Key challenges

Challenges faced by Kenyan exporters to the US fall into three main categories:
1. Trade policy related
2. US trade specific challenges
3. Economy-wide challenges.

These are briefly reviewed below.

Trade policy challenges

Little about the future of AGOA is certain. It may expire in 2015 or it may be further extended. However, one thing is certain about AGOA: it will one day be ended. It is only a question of when.

Therefore, Kenya must do what it can to develop a US market-focused export sector that competes globally based on firm and country-level competitive advantages and not trade regime-based advantages. This means that though Kenyan firms will be differently affected depending on the route which AGOA negotiations take, what Kenya does from this point on will not be substantially different.

However, the impact of AGOA’s end will differ depending on the different expiry dates: the sooner AGOA expires, the fewer Kenyan firms will survive the transition to the post-AGOA economy. Therefore, rigorous action should be taken to ensure the extension of AGOA. This begins with extension of the third party fabric provision and extends to AGOA in general.

US trade specific challenges

All export businesses face challenges. In the context of AGOA and exporting to the US, some are general and faced by many businesses in Kenya while others are more specific to trading with the US.

US-specific challenges include:
1.How to build the competitiveness of the textile and apparel industry so that Kenyan firms can compete in the eventuality of a level trading environment
2.How to manage transportation to a distant market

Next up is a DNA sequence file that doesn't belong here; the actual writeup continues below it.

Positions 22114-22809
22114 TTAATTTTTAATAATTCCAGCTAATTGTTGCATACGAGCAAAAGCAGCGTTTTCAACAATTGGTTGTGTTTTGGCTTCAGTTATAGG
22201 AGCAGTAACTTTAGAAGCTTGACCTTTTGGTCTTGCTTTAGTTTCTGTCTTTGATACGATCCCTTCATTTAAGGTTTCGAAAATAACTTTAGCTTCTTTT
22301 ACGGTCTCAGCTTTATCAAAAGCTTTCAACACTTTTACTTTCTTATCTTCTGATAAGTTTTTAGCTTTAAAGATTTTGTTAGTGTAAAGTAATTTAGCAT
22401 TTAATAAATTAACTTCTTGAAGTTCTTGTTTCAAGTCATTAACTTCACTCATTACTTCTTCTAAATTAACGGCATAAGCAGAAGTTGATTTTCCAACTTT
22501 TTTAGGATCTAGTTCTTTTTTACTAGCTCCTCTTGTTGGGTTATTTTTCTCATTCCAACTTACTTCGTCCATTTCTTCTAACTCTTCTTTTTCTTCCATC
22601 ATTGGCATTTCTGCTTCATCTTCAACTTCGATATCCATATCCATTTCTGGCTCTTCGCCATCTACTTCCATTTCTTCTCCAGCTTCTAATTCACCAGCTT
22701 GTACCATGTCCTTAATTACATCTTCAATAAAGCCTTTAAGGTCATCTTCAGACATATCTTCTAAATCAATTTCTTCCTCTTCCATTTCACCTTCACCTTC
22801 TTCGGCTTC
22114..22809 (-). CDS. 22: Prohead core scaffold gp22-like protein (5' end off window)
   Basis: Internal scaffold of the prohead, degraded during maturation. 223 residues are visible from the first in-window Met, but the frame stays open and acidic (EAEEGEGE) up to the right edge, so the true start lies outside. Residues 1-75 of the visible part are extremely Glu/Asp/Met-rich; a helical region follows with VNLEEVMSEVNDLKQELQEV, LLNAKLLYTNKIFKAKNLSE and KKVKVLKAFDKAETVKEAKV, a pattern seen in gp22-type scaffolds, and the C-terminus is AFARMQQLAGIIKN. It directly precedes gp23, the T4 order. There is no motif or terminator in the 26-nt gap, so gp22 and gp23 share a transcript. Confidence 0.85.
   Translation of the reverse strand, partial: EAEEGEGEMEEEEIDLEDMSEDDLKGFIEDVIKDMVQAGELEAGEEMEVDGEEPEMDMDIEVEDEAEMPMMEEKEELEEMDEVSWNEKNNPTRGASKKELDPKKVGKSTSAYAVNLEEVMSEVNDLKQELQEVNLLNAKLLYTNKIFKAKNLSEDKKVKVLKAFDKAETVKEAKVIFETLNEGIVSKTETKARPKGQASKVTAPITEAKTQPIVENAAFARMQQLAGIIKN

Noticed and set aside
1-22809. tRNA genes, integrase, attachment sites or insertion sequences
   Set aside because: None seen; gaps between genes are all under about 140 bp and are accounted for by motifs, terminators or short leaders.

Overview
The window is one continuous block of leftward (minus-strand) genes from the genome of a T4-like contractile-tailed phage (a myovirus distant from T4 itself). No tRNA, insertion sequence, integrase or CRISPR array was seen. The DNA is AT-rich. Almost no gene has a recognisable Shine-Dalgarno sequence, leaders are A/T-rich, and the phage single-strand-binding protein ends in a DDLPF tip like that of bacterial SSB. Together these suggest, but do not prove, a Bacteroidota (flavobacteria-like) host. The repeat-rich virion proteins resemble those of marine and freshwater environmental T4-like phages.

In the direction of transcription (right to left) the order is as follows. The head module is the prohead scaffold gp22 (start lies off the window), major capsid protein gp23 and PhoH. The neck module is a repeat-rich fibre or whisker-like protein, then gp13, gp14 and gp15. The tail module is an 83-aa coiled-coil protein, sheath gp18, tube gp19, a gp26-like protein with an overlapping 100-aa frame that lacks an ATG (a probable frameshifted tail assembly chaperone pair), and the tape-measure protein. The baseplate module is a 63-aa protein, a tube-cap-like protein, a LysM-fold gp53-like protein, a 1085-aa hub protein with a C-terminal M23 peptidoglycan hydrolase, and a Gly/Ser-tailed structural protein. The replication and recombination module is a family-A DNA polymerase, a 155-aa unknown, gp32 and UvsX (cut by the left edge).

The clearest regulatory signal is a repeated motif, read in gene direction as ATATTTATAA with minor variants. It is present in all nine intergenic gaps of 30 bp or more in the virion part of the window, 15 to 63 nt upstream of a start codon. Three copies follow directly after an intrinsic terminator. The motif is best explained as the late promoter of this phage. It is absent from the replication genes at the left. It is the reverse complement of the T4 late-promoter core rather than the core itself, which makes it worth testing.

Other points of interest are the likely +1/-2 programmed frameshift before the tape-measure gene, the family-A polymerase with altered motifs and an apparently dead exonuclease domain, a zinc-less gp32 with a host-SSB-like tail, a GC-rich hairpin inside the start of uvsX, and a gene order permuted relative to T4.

3.How to manage entry into comparatively new markets.

Competing in a non-AGOA distorted international textile and apparel market

AGOA distorted the international textile and apparel market to give African firms a special advantage over their competitors. This opened up space in the market for Kenyan firms. However, the choice of product was driven more by the cost of quotas – which were traded in international markets – than by a specific advantage that Kenya had in that product.

With quotas playing such a pivotal role in shaping the textile and apparel sector, it is difficult to gauge to what degree this sector can compete in its existing mix of product lines against other global producers.

Kenya must compare its cost structures to its closest competitors, and assess whether it can remain competitive in the absence of the duty advantages that it currently enjoys. Where it is not competitive, it must decide how it can reduce costs so that it is, or whether it can migrate into different products where it can create a competitive advantage. Failing both, it will need to develop a plan for exiting the market altogether.

Economy-wide challenges

All private firms in Kenya face challenges in doing business, whether they export to the US or not. Addressing many of these are the responsibility of a variety of public institutions, and have deeper economic implications than only Kenya’s trade with the US.

However, unless some of these fundamental business environment challenges are addressed, Kenya’s exporters to the US will always be doing business with one hand tied behind their back. Therefore, some larger business challenges have to be highlighted and pressure brought to bear to have them addressed.

In understanding the scale of the challenges faced, it is useful to put them in context of other countries and what their businesses face. This gives perspective and shows what improvements should be pursued by public and private action. Mauritius serves as useful comparator country because they are an AGOA beneficiary, have demonstrated success in private sector-led economic growth and are also active in the textile and apparel sector.